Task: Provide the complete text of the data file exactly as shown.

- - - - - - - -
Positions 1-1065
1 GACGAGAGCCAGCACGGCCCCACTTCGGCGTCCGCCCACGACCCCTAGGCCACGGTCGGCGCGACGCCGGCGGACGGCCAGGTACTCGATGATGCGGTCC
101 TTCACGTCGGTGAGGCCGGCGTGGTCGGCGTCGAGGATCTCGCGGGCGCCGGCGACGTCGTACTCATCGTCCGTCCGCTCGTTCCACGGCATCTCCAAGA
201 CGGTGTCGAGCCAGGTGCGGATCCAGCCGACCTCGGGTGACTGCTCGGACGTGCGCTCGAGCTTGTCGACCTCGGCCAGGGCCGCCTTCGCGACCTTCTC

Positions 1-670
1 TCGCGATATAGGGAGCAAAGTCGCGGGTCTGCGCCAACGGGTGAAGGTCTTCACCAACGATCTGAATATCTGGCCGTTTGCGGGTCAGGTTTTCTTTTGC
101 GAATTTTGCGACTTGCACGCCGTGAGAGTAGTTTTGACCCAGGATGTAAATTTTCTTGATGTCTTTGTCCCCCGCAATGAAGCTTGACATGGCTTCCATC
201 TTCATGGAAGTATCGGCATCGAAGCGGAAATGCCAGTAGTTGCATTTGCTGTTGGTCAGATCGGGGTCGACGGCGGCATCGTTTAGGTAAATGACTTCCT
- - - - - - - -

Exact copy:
Positions 1-1065
1 GACGAGAGCCAGCACGGCCCCACTTCGGCGTCCGCCCACGACCCCTAGGCCACGGTCGGCGCGACGCCGGCGGACGGCCAGGTACTCGATGATGCGGTCC
101 TTCACGTCGGTGAGGCCGGCGTGGTCGGCGTCGAGGATCTCGCGGGCGCCGGCGACGTCGTACTCATCGTCCGTCCGCTCGTTCCACGGCATCTCCAAGA
201 CGGTGTCGAGCCAGGTGCGGATCCAGCCGACCTCGGGTGACTGCTCGGACGTGCGCTCGAGCTTGTCGACCTCGGCCAGGGCCGCCTTCGCGACCTTCTC

Positions 1-670
1 TCGCGATATAGGGAGCAAAGTCGCGGGTCTGCGCCAACGGGTGAAGGTCTTCACCAACGATCTGAATATCTGGCCGTTTGCGGGTCAGGTTTTCTTTTGC
101 GAATTTTGCGACTTGCACGCCGTGAGAGTAGTTTTGACCCAGGATGTAAATTTTCTTGATGTCTTTGTCCCCCGCAATGAAGCTTGACATGGCTTCCATC
201 TTCATGGAAGTATCGGCATCGAAGCGGAAATGCCAGTAGTTGCATTTGCTGTTGGTCAGATCGGGGTCGACGGCGGCATCGTTTAGGTAAATGACTTCCT